Mustafa Panshiri


“If you have an idea that you burn for, take the chance and do something”. 

Born in Afghanistan, Mustafa migrated to Sweden with his parents when he was eleven years old. Since childhood, he had been dreaming of becoming a police officer and his move halfway across the world wasn’t going to stop him. Mustafa worked toward his goal and eventually graduated from the police academy before going on to tirelessly protect and serve the people of Sweden for many years. During his time serving Swedish society, he got to interact with several refugee boys from Afghanistan who had just arrived in Sweden and were struggling with the change of environment.

He learnt that these boys were extremely wary of the police force and Mustafa, coming from a similar background, felt a connection with them. “I wanted to do something”, Mustafa recalls. This realisation led him to consider helping society in a different way – by setting up a social business. He organised a lecture where he talked to the boys about how their coming to Sweden should not stop them from pursuing their dreams; Mustafa encouraged them to integrate and embrace all the opportunities they could find in Sweden.

The first lecture was an enormous success. This motivated Mustafa to organise more lectures and seminars, one day a week, for refugee and migrant children (most of whom were unaccompanied minors or orphans). The lectures proved to be incredibly successful and demand for them increased exponentially.

Initially, Mustafa did not want to quit his job as a police officer, but soon he realised that the demand for his lectures was close to overwhelming his daily job responsibilities. At the same time, he felt encouraged by the freedom and full control that he had over his schedule working as an entrepreneur. More than anything, Mustafa felt incredibly uplifted feeling he was helping others.

The idea of actually starting his own business was terrifying for Mustafa. Even though he believed in his mission, he had effectively no business experience and no real way of knowing where to begin. It was then when Mustafa’s partner, also an entrepreneur, suggested that he get some help from NyföretagarCentrum, Youth Business International’s member in Sweden, in partnership with the Citi Foundation, to set up his business. And so he did.

Mustafa first received entrepreneurship training, which proved to be exactly what he needed to convert his business idea into a business plan. Then, in late 2015, he was matched with a volunteer business mentor. “The help was vital”, Mustafa notes.

Going from almost no knowledge of running a full time business, Mustafa soon learned how to not only run his lecture series as a full-time job, but also how to effectively expand his venture to include services such as seminars, boot camps and other formats. All this with the aim of encouraging young migrants to make the most of their situation and integrate to their adopted country – to learn to see their situation as an opportunity rather than a challenge. With all the support from the NyföretagarCentrum, Mustafa now had the confidence to go out on his own. And thus, Kreativ Integration was born.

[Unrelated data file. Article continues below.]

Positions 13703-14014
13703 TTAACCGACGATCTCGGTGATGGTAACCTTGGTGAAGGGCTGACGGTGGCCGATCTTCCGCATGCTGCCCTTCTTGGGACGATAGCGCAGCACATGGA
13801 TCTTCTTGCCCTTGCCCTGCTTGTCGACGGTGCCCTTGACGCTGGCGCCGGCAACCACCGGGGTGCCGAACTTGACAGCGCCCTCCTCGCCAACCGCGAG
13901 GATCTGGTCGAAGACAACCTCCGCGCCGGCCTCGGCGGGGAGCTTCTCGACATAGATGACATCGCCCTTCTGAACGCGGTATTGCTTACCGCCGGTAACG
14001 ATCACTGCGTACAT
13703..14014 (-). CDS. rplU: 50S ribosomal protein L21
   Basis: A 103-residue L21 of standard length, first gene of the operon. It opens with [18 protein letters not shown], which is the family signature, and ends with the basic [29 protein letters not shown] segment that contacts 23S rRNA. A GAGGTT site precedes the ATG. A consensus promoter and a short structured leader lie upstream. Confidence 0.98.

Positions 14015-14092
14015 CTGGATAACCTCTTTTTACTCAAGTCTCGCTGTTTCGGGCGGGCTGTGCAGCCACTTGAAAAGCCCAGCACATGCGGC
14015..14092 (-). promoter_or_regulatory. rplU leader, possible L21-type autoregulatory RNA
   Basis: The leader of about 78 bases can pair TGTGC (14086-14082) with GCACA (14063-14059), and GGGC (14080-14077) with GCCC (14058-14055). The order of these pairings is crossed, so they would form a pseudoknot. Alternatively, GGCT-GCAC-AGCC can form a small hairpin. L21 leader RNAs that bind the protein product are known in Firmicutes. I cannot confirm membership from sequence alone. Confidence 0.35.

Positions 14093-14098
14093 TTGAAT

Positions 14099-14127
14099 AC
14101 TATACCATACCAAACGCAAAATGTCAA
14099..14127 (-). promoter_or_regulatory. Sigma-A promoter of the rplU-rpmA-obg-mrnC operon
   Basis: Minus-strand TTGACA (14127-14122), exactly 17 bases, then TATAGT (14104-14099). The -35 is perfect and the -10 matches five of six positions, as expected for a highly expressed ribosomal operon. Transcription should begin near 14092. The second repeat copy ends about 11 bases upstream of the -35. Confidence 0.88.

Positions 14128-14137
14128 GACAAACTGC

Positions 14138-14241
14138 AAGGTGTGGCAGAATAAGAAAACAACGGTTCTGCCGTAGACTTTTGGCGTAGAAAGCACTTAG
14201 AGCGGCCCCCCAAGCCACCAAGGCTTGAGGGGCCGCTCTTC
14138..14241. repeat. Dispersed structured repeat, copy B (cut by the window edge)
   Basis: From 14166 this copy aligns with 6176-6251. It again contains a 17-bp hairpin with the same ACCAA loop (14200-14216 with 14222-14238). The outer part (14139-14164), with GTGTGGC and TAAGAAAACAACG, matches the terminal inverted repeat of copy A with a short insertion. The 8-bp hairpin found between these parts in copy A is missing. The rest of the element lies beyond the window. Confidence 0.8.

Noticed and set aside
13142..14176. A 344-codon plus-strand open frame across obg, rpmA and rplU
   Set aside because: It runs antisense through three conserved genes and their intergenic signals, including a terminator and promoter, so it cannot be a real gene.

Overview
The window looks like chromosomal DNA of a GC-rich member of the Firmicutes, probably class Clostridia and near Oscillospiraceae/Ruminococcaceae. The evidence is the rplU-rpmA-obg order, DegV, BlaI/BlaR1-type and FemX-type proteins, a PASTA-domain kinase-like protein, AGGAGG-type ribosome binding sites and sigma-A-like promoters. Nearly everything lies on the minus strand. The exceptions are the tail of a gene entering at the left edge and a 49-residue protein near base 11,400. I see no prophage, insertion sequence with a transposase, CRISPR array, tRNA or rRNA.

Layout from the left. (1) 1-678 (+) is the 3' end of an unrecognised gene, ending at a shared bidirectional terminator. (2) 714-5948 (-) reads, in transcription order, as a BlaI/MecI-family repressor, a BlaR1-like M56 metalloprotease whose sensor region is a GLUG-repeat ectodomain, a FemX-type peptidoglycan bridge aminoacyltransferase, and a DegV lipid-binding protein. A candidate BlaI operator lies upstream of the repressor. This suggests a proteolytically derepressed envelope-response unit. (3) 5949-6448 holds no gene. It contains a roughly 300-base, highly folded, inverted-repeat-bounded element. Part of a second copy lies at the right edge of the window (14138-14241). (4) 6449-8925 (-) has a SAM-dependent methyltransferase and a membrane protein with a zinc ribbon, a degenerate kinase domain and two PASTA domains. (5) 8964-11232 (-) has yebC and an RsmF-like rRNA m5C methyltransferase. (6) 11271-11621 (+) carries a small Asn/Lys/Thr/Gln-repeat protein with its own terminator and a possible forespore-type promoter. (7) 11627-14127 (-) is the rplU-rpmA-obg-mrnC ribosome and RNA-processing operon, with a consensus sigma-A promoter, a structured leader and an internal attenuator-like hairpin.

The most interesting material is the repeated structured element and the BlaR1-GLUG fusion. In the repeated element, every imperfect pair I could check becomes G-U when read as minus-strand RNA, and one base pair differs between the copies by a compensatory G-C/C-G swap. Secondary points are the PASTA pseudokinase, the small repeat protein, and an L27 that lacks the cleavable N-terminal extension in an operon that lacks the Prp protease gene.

Mustafa and Kreativ Integration have two key aims. Firstly to encourage young refugees and migrants to learn and embrace Swedish culture and society, as well as to trust authority figures such as the police. Secondly, and perhaps most importantly, Mustafa aims to inspire these children to pursue their dreams.

Mustafa was well aware that it would not be an easy journey in achieving these aims because unlike him, many of these children were orphans or had been separated from their families. This made them more mentally fragile and quite frightened of their new surroundings; but Mustafa felt that these factors made it even more crucial to help the young migrants learn to trust the police and other authority figures. He believes that this is an important step in their integration in the local community.

Since the initial lectures, Kreativ Integration has gone from strength to strength. Mustafa started partnering with various authorities and NGOs and has helped more than one hundred municipalities in Sweden by organising lectures and seminars. He is now even preparing to write a book.

It is not wholly surprising that community engagement is at the forefront of Mustafa’s business plan. After going through a similar journey himself, Mustafa could empathise with these children, and as a former police officer, he is also living proof of how migrants can integrate in the local communities and establish partnerships with the authorities.

Following his dream gave Mustafa the chance to connect with and help others. This connection has ballooned into a successful and thriving business that continues to help and support others and encourage them to pursue their dreams.

“Entrepreneurship is an incredible freedom. If you don´t know how to, don’t be afraid, there´s plenty of help for you out there”.

NyföretagarCentrum is part of the Youth Business Europe programme, a regional initiative supported by the Citi Foundation to help young entrepreneurs to start or grow a business.

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